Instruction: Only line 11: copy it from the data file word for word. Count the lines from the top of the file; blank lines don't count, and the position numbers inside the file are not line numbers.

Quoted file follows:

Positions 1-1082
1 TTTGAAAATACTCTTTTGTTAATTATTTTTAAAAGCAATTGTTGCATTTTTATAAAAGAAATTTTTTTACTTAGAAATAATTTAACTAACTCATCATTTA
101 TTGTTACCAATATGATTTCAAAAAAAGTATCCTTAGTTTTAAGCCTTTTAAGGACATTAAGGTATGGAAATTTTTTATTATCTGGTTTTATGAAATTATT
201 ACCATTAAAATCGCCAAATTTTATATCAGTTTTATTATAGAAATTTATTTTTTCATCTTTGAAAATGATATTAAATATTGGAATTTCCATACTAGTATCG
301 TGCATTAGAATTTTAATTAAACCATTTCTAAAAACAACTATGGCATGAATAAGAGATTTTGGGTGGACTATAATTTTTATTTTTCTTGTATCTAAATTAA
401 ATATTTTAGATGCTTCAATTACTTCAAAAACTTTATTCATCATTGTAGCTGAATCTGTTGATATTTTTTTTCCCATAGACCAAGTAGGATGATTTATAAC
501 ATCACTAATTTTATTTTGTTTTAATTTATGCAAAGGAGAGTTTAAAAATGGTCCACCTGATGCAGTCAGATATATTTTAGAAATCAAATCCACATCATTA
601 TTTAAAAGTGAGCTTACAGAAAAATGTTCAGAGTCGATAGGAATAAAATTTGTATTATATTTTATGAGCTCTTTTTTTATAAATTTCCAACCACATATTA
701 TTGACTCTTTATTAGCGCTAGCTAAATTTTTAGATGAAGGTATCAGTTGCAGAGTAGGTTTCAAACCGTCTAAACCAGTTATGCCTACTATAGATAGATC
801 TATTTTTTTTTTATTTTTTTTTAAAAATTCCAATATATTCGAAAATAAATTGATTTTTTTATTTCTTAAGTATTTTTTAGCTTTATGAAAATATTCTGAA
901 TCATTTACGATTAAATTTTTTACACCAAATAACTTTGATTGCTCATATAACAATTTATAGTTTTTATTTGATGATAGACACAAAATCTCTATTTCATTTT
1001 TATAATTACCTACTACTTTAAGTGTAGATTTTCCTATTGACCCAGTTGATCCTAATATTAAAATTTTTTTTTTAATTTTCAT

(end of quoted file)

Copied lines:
901 TCATTTACGATTAAATTTTTTACACCAAATAACTTTGATTGCTCATATAACAATTTATAGTTTTTATTTGATGATAGACACAAAATCTCTATTTCATTTT